I am continuing the trend set by the review in January to focus on books related to the translation of the Authorised Version of the Bible in English. In January, I pointed out that this year marks the 400th anniversary of the translation being completed. The book of the month, therefore, is simply titled ‘Bible’ with the subtitle, ‘The story of the King James Version 1611-2011’. The author, Gordon Campbell is Professor of Renaissance Studies at the University of Leicester. The book has been published by Oxford University Press.
The first chapter relates the history of the translation of the Bible into the English Language, mentioning Bede, the Vulgate, Wyclif (Wycliffe) and then on to Tyndale etc. It is a delightful and quick retelling of a sweep of history that does not neglect pointing out the derivation of so many of the phrases that we now treat as part of our heritage. It was Tyndale who first penned ‘Ask and it shall be given you; seek and ye shall find; knock and it shall be opened unto you’, along with phrases like ‘fight the good fight’ and ‘the powers that be’, it was also his choice of words like congregation rather than Church, senior rather than priest, and repent instead of do penance that got him on the wrong side of Sir Thomas More and ultimately the executioners axe. Coverdale, translating out of Dutch (actually German – and the reference is a corruption of the word Deutsch) that gave us phrases like ‘loving kindnesses’ and ‘tender mercies’ when bringing the Psalms into English. Coverdale also gave us the sentences like, ‘Seek ye the Lord while he may be found, call upon him while he is nigh’ (altered in the AV with an additional ye and a near). Coverdale altered Tyndale’s ‘go into your master’s joy’ to the lovely ‘enter thou into the joy of thy Lord’. As he moves through the history and gets to the Geneva Bible we are given an ever so short précis of the Frankfurt disputations that led to Knox, Whittingham etc. being in Geneva.
The second chapter takes us through the commissioning of the King James Version arising out of the Hampton Court Conference with the returning Puritans bringing their demands to the King. It shows a little of the debate around the Apocrypha, including Hugh Broughton’s comment that ‘all who make the Apocrypha part of the Holy Bible make God the author of lying fables and vain speech’.
The third chapter takes the reader through the process of translation. It comments that while previous translations had been the work of a small number of individuals, the KJV was a carefully meditated enterprise in which panels of translators worked collaboratively. Nothing comparable had been attempted since antiquity, when the elders of Israel gathered in Alexandria to translate the Hebrew Bible into Greek. Chapter four looks at the translation itself showing where they made a range of choices, such as, ’to be’ being consistently translated literally as ‘and it came to pass’.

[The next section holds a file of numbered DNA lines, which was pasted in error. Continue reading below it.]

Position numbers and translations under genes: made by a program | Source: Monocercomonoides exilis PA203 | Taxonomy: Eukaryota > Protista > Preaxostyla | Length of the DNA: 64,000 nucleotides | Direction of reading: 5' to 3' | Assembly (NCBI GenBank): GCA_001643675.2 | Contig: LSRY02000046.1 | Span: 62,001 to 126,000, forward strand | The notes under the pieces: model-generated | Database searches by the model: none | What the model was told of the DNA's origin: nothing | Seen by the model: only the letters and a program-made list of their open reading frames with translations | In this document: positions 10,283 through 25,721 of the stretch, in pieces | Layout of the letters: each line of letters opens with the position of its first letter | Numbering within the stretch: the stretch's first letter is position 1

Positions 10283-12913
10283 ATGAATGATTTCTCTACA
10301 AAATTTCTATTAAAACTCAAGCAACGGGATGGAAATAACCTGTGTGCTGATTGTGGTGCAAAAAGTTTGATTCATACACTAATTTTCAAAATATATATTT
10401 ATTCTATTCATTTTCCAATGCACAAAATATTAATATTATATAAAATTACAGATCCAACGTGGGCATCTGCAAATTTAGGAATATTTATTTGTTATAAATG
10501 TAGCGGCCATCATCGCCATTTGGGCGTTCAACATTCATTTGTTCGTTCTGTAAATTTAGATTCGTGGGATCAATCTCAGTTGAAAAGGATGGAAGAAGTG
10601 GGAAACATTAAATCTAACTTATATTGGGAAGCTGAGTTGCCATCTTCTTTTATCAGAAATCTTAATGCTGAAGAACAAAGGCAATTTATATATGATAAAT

The fifth chapter looks at the printing and different early versions (with He Bible’s and She Bible’s). Chapter Six continues this comparison of editions, including the ‘wicked Bible’ so called for its omission of the word NOT from the 7th commandment. It then moves into the rise of the standard Oxford and Cambridge editions.
The book continues right down to the present. It looks at a range of topics including the Bibles used on the inauguration of American President’s (the Washington Bible – used by Bush and the Lincoln Bible – used by Obama), interestingly it notes that the Washington Bible is lent to the US State by the Free Masons for this purpose. It looks at the rise of modern versions and he simply charts the rise of this different texts. Campbell goes on to note the emergence of the Scofield Bible with its notes and comments but gets right up to modern times with the emergence of the KJV on Kindle machines, in MP3 formats and even on the Nintendo DS.
Sadly we do live in an era when so many people do not read the Bible. As a teacher it is quite common for me to come across young people who do not even know basic Bible stories as stories. Lets hope and pray that on its 400th anniversary, homes across the UK (and the world) might once more be picking up the AV and reading it.